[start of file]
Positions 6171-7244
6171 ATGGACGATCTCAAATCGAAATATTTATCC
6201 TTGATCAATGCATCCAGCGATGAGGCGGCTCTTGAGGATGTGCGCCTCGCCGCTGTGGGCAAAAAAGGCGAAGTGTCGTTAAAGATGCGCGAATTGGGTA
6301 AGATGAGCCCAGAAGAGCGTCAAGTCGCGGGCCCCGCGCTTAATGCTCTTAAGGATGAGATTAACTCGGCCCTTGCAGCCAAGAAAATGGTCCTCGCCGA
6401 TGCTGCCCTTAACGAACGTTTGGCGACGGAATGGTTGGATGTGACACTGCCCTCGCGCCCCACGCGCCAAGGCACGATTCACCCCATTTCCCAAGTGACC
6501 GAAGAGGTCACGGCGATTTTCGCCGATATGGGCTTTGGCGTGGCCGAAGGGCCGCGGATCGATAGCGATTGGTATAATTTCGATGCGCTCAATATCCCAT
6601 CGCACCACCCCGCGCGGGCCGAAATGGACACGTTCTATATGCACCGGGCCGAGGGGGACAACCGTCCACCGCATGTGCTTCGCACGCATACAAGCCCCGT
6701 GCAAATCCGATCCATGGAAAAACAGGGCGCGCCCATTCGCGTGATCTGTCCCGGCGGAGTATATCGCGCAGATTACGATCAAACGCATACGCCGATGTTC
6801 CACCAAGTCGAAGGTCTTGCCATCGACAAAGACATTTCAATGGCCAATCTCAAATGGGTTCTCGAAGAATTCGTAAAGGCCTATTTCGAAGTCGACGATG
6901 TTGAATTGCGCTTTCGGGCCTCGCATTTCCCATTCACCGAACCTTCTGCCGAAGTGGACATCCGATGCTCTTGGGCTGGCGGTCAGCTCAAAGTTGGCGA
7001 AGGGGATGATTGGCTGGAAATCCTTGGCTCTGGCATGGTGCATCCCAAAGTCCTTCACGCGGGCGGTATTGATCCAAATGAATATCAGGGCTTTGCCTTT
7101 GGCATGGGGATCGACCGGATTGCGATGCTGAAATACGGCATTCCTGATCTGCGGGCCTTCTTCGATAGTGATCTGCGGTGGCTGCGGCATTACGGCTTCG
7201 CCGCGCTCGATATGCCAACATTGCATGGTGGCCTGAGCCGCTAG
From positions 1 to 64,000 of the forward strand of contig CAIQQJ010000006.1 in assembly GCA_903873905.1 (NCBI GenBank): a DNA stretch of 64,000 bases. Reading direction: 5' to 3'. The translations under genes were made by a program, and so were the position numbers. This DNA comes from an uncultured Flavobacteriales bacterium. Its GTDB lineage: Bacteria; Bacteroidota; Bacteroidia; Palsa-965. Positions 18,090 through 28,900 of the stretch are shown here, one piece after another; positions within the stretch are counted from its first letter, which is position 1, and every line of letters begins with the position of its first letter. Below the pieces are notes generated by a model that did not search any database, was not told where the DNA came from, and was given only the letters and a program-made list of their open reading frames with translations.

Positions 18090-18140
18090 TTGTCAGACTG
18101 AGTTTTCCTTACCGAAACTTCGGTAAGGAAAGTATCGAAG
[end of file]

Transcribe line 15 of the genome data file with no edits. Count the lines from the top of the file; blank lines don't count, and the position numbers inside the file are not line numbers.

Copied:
Positions 18090-18140